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Scams in intellectual property

Intellectual property is a very complex area and covers a vast range of diverse subjects.[1] As a result, there are opportunities for unscrupulous individuals and organizations to take advantage of those wishing to secure protection for their IP.


[edit] Registration services

Registration services are organizations or individuals that contact IP applicants or owners and request payment for an apparently official registration of their IP.

Applicants for and owners of patents, trademarks and industrial design rights have all received letters from such registration services and different IP offices and organizations around the world have issued warnings in connection with the offered services.

The Registration services are able to target applicants directly because patent, trademark and design applications are published a set time after filing or upon grant. This information is freely available to the public and normally includes a name and address for the applicant. Registration services use this information to send requests for payment to applicants shortly after publication.

[edit] Published warnings for different forms of IP

[edit] PCT registration services

Registration services are known to target applicants of international patent applications. The World Intellectual Property Organisation (WIPO) has issued a warning about several of these services, including:[2]

  • RIPT - Register of International Patents and Trademarks
  • IBIP - International Bureau for Intellectual Property
  • ODM - Patent Trademark Register
  • IBFTPR - International Bureau for Federated Trademark & Patent Register
  • IOIP - Organization for Intellectual Property
  • ODM - Register of International Patents
  • ODM - Office Data Management
  • IOPTS - International Organization for Patent & Trademark Service
  • FIPTR - Federated Institute for Patent and Trademark Registry Inc.
  • CPTD - Central Patent & Trademark Database
  • CCIT - Commercial Center for Industry and Trade
  • CPD - Central Patent Database
  • Register of International Patents
  • Register of International Patent Bulletin/Registre des données bulletin europeén des brevetes
  • Institut of Commerce for Industry, Trade, Commerce/Wirtschaftsinstitut für Industrie, Handel, Handwerk AG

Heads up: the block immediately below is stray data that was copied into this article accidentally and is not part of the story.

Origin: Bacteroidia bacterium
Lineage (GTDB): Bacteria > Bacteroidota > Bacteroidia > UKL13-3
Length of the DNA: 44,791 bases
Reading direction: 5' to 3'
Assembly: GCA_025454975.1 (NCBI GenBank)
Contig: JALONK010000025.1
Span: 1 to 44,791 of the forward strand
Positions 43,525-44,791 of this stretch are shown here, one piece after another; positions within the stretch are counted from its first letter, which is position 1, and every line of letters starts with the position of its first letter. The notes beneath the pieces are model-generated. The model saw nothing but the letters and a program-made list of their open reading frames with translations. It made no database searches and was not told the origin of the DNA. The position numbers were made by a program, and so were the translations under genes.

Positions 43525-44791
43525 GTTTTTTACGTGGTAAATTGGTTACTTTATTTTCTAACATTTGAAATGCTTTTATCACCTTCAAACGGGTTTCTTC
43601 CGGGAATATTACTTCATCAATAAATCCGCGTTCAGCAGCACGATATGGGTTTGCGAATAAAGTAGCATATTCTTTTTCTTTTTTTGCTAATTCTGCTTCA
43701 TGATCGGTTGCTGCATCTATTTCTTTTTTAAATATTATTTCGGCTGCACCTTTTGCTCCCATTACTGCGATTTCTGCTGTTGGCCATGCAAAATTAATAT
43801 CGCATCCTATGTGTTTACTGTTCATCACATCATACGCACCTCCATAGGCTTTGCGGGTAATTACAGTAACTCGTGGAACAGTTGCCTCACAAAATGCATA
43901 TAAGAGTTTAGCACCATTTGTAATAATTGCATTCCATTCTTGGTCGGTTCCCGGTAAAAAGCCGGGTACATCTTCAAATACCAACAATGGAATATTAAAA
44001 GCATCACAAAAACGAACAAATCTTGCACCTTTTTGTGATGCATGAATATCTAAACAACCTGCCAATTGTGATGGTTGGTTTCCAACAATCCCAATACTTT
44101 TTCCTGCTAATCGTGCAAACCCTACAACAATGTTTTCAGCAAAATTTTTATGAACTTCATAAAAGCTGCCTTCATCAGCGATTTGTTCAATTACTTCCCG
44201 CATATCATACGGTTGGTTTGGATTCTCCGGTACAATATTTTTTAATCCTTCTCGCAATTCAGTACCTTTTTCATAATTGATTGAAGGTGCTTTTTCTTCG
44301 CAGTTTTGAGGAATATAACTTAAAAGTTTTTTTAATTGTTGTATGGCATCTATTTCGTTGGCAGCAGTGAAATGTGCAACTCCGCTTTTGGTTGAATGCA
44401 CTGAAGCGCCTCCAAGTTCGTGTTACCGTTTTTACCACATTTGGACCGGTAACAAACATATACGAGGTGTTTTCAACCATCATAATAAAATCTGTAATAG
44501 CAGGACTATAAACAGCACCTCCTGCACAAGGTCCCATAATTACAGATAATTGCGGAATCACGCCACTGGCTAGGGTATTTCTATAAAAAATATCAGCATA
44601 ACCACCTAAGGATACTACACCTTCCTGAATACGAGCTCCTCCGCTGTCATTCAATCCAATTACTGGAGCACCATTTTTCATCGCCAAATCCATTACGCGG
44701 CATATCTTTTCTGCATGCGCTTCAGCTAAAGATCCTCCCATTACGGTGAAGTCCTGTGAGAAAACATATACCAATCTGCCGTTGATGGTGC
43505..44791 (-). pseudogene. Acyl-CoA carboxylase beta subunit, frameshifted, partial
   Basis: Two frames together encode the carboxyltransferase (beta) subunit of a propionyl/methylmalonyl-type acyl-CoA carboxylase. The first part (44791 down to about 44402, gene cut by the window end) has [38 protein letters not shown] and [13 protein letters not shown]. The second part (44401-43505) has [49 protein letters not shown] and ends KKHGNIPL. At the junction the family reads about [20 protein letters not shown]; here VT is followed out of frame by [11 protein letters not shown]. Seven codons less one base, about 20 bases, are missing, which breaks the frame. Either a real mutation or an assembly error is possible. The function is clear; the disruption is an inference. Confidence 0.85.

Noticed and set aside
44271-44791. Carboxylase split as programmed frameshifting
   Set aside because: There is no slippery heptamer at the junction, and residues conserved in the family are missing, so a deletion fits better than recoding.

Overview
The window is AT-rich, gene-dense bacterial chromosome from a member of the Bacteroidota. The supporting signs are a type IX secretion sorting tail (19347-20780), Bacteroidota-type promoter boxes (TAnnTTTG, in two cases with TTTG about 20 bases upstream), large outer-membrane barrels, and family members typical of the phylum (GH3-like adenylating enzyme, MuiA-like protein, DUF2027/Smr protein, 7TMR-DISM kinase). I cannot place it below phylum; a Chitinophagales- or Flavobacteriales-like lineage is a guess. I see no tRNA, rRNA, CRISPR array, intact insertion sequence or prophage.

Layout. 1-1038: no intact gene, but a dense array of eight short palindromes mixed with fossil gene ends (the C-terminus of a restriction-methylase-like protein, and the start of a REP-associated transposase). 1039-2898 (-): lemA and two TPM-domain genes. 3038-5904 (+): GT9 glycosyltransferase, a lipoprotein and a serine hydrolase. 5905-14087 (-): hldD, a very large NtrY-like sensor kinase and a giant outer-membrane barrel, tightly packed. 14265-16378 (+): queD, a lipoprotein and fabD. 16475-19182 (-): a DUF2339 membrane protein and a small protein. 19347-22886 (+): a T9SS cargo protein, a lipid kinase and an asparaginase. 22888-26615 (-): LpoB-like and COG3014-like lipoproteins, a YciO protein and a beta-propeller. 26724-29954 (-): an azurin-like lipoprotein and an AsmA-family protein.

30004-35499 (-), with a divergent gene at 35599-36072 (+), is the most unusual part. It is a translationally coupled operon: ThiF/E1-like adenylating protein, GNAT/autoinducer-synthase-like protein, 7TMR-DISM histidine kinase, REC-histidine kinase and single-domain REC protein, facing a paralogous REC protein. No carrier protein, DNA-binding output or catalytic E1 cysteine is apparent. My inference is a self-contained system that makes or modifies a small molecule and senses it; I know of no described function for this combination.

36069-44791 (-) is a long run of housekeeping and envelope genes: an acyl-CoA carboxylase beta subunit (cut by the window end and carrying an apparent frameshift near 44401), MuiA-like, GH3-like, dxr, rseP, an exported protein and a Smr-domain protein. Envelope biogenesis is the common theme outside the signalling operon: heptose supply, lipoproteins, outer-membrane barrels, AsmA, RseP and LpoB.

• Central Data-Register of International Patents

[edit] Domain slamming

Domain slamming is a form of scam in which an internet service provider (ISP) or domain name registrar attempts to trick customers of different companies into switching from their existing ISP/registrar to the scamming ISP/registrar, under the pretense that the customer is simply renewing their subscription to their old ISP/registrar.[3]

VeriSign was sued in 2002 for their actions in sending ambiguous emails informing people, often incorrectly, that their domain was about to expire and inviting them to click on a link to renew it. Renewing the domain resulted in the registration company being transferred to VeriSign from the previous registrar.[4] In 2003, VeriSign was found not to have broken the law but were barred from suggesting that a domain was about to expire or that a transfer was actually a renewal.[5]

Also in 2003, the Domain Registry of America were ordered by the Federal Trade Commission not to make misrepresentations after telling consumers that their domain registrations were expiring, leading many consumers to switch their domain name registrar.[6]

[edit] Invention promotion firms

Some invention promotion firms have been found to engage in improper and deceptive practices.[7]

Signs of an unscrupulous invention promotion firm include:[8][9]

  • Exaggerated claims about the market potential of the invention
  • Refusal to offer advice in writing
  • Request for money immediately and upfront
  • Money back guarantees - Reputable professionals charge a fee for service and are compensated for their work and, therefore, do not offer money back guarantees.[10]

[edit] Fraudulent claims of Bona vacantia

In the United Kingdom, bona vacantia is ownerless property which has passed to the Crown. This property is administered by the Bona Vacantia Division of the Treasury Solicitor's Department. Fraudulent emails and letters, claiming to be from this department, have been reported which inform the recipient that they are the beneficiary of a legacy but requiring payment of a fee before sending more information or releasing the money.[11]

[edit] References

[edit] See also

[edit] External links

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